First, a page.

‘Wildwood’ was the first edition to the series and was inspired by majestic owls and the change in seasons. The focus wasn’t primarily on the owl as such, but the clusters of mushroom growths and dainty insects. Which initiated the second edition to the series ‘Toadstools’ a smaller study of amanita mushroom clusters and invertebrates.
‘Fox & Fungi’ was another adaptation of ‘Wildwood’ depicting a vixen fox and her cub, exploring undergrowths of fungi on a stump and branches. The vixen is dominant in the foreground as a protector of her offspring and the forest. The forth edition was inspired by smaller studies of chanterelle mushroom growths and large snails.
The concept behind the series was to illuminate the significance of all life forms from large wildlife to microscopic invertebrates and fungi that uphold vital roles within ecosystems. Fungi are highly diverse organisms that play various ecological roles in the biosphere. They are essential in the recycling of nutrients, decomposing organic matter, symbionts of animals and plant growth, natural enemies of pests, a food source and bioremediation agents.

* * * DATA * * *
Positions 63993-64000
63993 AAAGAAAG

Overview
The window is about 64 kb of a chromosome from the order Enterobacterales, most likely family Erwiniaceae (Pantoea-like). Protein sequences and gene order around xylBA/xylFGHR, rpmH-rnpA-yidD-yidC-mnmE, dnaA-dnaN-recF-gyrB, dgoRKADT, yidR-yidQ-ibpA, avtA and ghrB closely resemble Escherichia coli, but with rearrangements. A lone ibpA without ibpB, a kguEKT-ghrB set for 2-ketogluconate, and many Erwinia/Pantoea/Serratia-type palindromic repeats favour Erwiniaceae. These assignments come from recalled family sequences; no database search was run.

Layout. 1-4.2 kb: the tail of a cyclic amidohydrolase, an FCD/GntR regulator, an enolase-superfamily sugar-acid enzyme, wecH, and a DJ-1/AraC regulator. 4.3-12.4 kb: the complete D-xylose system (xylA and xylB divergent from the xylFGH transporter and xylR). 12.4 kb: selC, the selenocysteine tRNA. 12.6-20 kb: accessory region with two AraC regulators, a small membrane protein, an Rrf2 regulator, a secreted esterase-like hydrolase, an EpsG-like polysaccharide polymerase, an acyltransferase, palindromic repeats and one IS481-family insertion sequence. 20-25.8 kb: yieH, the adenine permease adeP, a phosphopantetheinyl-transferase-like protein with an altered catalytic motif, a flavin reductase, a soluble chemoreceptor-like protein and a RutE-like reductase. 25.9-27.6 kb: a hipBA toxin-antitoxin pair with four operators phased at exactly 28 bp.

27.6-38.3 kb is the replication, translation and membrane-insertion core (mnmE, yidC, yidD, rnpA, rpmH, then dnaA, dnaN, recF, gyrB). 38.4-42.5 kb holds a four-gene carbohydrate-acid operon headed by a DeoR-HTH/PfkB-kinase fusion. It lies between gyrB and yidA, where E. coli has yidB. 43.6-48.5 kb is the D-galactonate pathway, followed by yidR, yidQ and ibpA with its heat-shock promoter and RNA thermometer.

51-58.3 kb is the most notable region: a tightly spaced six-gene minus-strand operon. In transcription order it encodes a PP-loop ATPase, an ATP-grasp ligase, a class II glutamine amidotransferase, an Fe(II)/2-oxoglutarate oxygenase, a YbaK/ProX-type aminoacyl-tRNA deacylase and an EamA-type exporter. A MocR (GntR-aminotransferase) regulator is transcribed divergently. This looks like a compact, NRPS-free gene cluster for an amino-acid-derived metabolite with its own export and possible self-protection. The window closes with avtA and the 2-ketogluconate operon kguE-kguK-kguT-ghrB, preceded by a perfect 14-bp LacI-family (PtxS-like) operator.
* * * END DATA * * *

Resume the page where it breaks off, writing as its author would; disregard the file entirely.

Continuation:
Coupled with fungi, invertebrates also serve a crucial role in the pollination of plants, decomposition and nutrient release. Making up 95 percent of all animal species on earth and are plants biggest source of biodiversity. The fungi kingdom and invertebrate population are crucial, without whom the whole ecological system would collapse.
Melbourne folk! I have an upcoming exhibition at Brunswick Street Gallery in Fitzroy! I’ll be part of this group show along side some very talented creatives! Opening night is the 21 April at 6pm, so be sure to come say hello and enjoy some drinks and nibbles!
I’ll be showcasing a large body of work as well as some of my newest pieces for an upcoming series ‘Forest of Mushrooms’. The series captures a wildwood full of growth, minute life forms and woodland creatures comprised in a palette of warm autumn tones. The series explores undergrowths of mushroom species and invertebrates, focusing on minuscule details of life that form ecosystems within a larger environment.